I broke down the pitch by pitch results for all of baseball in 2006, and here they are.
What this chart says is that 37.2% of pitches were taken for a ball in 2006. 17.2% were taken for a called strike, 16.9% were hit foul, 8.3% were swung on and missed, .6% were foul tipped, and 19.9% were hit into play.
Let's look at the same numbers for Giambi.
Giambi takes non-strikes at a rate 20% higher than the MLB average. What I found more interesting in this data was that he actually swung and missed less frequently than the MLB average.
Here's are the two sets of data compared graphically.
There are two guaranteed years left on Giambi's deal. What was a tremendously risky contract at the time may end up giving the Yankees a decent return on their investment. How Giambi does this season will probably be the determining factor in how much value they end up receiving over the life of the deal.
I'm happy to see Giambi recover from 2004, and from his ill-advised use of steroids. He seems to be genuinely well-liked around the game, and if he is in fact clean now, it's evidence that you don't necessarily need steroids to produce at a high level if you have the natural ability. He did cheat, and he'll always be labelled a cheater, and that's fair, he's got no one to blame but himself for that. That doesn't make him an evil or bad person in my book. It makes him a guy who tried to take unfair advantage of the system in place, got busted for it, and who appears to have worked his way back from it. --posted at 12:10 AM by SG / |
Carl Pavano brushed aside questions about any work he needs to do in the clubhouse, saying his bad reputation among teammates is overhyped by the media.
"I think it's just something you guys have had fun with," Pavano said yesterday, referring to a group of reporters standing before him.
But Mike Mussina has a problem with that, and he had no problem voicing his brutally honest opinion about Pavano's brutally disappointing first two seasons with the Yankees.
Two days after Joe Torre said Pavano has a "sizable" amount of work to do in the clubhouse, Mussina said Pavano does not deserve his benefit of the doubt because of his questionable past.
Mussina, speaking about an hour after Pavano did, said, "I'm just looking at it from the way each thing happened and the timing of each. You form your own evaluation. It didn't look good from a players' and teammates' standpoint. It didn't look good. Was everything just coincidence? Over and over again? I don't know."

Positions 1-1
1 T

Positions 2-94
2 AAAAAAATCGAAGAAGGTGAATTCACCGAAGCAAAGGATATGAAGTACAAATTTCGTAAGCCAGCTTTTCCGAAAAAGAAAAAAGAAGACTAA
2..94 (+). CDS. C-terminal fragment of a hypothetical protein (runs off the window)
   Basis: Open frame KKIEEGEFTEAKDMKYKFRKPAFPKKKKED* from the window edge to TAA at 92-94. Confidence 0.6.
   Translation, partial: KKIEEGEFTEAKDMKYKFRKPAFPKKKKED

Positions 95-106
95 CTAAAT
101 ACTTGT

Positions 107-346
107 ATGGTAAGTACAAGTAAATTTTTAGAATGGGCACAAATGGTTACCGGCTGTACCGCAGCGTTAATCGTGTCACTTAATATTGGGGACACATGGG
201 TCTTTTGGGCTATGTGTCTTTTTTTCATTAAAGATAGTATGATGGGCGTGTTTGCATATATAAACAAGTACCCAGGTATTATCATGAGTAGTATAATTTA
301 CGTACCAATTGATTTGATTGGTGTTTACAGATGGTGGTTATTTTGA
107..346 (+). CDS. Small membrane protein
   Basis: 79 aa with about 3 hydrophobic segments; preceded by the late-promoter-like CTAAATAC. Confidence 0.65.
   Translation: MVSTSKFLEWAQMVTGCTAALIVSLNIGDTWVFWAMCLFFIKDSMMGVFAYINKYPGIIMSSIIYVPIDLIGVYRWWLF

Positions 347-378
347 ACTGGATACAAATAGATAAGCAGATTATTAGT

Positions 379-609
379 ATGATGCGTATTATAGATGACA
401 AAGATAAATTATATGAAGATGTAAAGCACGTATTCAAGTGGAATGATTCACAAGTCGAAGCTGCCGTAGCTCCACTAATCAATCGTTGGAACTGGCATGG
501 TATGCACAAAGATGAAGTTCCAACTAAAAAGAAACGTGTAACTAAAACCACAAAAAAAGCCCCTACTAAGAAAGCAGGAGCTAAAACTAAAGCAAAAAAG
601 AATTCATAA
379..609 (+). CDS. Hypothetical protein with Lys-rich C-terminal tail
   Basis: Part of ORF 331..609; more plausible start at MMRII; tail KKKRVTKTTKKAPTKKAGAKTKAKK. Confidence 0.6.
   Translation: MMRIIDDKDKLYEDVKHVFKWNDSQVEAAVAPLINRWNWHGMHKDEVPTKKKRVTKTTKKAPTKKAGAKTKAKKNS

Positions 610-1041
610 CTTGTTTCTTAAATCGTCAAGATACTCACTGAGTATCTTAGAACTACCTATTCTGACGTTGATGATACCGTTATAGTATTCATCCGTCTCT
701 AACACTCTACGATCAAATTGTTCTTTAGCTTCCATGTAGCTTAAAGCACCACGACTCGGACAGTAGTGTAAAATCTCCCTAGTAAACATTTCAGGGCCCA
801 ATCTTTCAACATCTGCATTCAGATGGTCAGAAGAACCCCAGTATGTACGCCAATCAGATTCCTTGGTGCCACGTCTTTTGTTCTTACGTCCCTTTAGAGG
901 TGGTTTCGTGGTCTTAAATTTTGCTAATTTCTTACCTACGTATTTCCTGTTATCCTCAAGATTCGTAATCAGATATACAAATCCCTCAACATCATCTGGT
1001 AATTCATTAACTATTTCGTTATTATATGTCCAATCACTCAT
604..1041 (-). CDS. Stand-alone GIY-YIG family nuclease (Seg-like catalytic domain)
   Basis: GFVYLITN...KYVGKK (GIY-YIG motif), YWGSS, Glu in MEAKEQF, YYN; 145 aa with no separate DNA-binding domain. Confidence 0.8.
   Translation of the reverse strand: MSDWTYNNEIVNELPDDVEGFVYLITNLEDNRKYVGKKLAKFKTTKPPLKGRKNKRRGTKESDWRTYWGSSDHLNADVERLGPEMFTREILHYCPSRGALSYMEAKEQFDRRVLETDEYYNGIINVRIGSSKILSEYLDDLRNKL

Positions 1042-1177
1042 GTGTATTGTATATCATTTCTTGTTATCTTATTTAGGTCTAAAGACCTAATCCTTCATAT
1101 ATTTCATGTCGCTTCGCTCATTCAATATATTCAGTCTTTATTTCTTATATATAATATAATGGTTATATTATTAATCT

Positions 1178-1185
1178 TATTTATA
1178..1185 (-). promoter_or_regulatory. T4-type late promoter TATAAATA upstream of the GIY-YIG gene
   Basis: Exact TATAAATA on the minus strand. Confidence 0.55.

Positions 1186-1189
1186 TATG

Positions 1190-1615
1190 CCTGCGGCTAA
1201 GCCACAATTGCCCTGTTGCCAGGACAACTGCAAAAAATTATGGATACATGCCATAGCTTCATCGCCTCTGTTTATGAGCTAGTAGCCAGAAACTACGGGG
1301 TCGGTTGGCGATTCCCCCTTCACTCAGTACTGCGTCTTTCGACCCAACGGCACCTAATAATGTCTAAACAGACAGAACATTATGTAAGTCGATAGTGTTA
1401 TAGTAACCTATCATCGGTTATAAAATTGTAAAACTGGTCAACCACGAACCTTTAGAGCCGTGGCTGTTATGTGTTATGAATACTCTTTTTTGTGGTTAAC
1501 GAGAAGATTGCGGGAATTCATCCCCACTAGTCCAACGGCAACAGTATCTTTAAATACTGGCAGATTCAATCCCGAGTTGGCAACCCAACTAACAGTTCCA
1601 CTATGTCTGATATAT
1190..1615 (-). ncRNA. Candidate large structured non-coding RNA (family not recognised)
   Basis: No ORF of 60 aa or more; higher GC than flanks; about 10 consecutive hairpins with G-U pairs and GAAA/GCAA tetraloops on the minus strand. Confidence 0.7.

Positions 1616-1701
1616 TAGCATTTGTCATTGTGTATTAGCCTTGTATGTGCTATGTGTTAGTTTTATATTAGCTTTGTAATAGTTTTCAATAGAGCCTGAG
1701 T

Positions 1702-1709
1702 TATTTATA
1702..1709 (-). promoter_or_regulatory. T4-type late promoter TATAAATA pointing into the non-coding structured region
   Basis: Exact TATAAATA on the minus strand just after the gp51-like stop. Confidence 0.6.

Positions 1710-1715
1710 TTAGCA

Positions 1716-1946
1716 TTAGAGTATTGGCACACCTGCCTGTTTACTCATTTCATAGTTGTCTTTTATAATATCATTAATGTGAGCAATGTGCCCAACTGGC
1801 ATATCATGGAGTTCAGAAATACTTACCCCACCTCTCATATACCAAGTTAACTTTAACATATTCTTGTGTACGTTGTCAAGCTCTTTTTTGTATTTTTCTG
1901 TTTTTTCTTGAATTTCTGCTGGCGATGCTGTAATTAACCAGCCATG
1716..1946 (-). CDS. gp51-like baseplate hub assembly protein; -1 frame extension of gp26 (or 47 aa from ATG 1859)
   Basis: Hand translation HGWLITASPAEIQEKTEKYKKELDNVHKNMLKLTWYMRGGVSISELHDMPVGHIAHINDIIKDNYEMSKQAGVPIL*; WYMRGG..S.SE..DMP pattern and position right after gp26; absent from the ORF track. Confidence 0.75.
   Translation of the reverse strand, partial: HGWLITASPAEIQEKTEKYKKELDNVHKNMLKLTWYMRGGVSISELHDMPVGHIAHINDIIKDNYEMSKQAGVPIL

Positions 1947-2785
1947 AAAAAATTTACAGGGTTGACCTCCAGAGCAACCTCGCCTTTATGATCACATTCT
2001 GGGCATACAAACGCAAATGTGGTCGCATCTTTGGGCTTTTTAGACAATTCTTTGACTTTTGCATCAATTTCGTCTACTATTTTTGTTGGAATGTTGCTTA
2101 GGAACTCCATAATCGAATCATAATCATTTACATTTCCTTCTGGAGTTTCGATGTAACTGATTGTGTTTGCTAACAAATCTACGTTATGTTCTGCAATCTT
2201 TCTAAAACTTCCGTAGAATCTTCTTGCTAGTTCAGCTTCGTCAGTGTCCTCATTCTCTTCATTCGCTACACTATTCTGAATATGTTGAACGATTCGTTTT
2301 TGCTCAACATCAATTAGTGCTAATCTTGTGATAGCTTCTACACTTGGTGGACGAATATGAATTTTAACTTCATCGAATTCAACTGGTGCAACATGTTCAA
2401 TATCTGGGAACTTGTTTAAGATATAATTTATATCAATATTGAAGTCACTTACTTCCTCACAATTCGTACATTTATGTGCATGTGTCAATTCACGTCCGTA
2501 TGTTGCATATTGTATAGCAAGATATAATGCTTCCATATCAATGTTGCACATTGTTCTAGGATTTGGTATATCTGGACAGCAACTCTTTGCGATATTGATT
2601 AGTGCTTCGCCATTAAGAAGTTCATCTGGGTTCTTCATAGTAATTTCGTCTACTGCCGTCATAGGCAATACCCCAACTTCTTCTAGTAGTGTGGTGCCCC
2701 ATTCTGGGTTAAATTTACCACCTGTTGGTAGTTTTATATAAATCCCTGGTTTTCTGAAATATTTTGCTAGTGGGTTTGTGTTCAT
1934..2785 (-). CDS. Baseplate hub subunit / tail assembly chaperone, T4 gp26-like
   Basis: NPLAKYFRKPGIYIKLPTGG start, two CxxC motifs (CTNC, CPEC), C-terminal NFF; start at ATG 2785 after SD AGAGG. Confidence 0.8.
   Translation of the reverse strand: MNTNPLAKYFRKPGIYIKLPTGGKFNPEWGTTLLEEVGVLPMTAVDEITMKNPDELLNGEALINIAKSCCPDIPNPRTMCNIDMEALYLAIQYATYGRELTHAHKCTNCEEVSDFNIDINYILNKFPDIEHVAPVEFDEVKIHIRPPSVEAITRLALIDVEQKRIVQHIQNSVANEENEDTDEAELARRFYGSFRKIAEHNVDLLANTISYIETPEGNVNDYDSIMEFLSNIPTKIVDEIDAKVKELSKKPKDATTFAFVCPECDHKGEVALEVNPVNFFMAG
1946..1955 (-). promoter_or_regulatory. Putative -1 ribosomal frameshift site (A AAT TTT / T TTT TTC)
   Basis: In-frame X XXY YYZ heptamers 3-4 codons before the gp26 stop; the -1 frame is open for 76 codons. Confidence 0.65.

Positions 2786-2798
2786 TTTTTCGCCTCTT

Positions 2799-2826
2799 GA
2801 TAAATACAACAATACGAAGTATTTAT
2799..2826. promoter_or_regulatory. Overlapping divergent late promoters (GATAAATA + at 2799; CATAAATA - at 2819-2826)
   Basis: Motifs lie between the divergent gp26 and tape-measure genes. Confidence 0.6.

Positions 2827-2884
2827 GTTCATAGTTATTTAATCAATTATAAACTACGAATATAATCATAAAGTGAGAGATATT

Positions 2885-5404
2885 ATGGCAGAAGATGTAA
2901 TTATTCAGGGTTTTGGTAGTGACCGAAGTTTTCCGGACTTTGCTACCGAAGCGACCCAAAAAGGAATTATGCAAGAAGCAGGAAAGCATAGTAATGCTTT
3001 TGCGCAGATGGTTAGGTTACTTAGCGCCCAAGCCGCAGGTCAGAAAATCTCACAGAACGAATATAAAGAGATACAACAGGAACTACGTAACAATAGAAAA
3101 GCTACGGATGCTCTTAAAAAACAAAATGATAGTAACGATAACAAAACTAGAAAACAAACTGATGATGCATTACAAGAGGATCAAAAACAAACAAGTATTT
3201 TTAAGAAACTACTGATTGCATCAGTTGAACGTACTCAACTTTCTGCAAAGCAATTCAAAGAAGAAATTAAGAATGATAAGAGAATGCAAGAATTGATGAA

The press just loves their spring training controversies, don't they? If Pavano can stay healthy and pitch, this stuff will blow over. --posted at 7:15 AM by SG / |
February 15, 2007
Looking Ahead to 2007 - Doug Mientkiewicz by SG
In a nightmare for spelling-challenged Yankee bloggers everywhere, the Yankees inked Doug Mientkiewicz to play first base in 2007. Mientkiewicz brings a reputation as a good glove with a decent batting eye, but very little power, especially for a traditional power spot.
I wasn't wild about the Mientkiewicz signing, but frankly when I compared the options, I didn't see much in the way of better options, at least on the free agent market.
He projects to be below average for a first baseman, even with a passable OBP. The thing is, he's not replacing a very good first base situation from 2006. Here's how the Yankees fared at first base in 2006.
The chart should be self-explanatory. The first line is all Yankee 1B in 2006. The second line is just Jason Giambi's line at first base, and the last line is the first basemen sans Giambi (mainly Andy Phillips). That's who Mientkiewicz is replacing.
A lot of Mientkiewicz's reputation comes from his glove, and zone rating agrees that he's pretty good there.